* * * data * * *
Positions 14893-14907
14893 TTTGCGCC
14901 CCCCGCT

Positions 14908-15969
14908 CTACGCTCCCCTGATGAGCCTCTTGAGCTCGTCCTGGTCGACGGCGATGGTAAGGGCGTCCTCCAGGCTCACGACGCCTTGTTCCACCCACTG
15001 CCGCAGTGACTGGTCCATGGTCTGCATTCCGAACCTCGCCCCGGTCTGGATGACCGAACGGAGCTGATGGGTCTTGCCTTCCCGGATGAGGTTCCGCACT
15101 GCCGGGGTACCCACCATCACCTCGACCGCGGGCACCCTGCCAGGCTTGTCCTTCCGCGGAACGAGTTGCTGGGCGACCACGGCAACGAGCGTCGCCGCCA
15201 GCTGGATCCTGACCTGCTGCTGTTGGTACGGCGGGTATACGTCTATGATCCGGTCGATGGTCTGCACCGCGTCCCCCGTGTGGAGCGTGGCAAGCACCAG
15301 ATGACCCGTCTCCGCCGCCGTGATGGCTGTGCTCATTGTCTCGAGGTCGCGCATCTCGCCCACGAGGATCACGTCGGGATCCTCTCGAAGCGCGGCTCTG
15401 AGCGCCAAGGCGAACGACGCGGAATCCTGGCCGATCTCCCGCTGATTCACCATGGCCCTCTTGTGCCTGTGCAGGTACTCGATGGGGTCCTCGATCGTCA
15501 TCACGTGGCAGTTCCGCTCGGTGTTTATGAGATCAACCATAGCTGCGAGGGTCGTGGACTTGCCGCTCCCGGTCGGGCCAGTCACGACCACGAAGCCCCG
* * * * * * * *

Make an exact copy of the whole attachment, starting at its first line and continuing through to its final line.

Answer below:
Positions 14893-14907
14893 TTTGCGCC
14901 CCCCGCT

Positions 14908-15969
14908 CTACGCTCCCCTGATGAGCCTCTTGAGCTCGTCCTGGTCGACGGCGATGGTAAGGGCGTCCTCCAGGCTCACGACGCCTTGTTCCACCCACTG
15001 CCGCAGTGACTGGTCCATGGTCTGCATTCCGAACCTCGCCCCGGTCTGGATGACCGAACGGAGCTGATGGGTCTTGCCTTCCCGGATGAGGTTCCGCACT
15101 GCCGGGGTACCCACCATCACCTCGACCGCGGGCACCCTGCCAGGCTTGTCCTTCCGCGGAACGAGTTGCTGGGCGACCACGGCAACGAGCGTCGCCGCCA
15201 GCTGGATCCTGACCTGCTGCTGTTGGTACGGCGGGTATACGTCTATGATCCGGTCGATGGTCTGCACCGCGTCCCCCGTGTGGAGCGTGGCAAGCACCAG
15301 ATGACCCGTCTCCGCCGCCGTGATGGCTGTGCTCATTGTCTCGAGGTCGCGCATCTCGCCCACGAGGATCACGTCGGGATCCTCTCGAAGCGCGGCTCTG
15401 AGCGCCAAGGCGAACGACGCGGAATCCTGGCCGATCTCCCGCTGATTCACCATGGCCCTCTTGTGCCTGTGCAGGTACTCGATGGGGTCCTCGATCGTCA
15501 TCACGTGGCAGTTCCGCTCGGTGTTTATGAGATCAACCATAGCTGCGAGGGTCGTGGACTTGCCGCTCCCGGTCGGGCCAGTCACGACCACGAAGCCCCG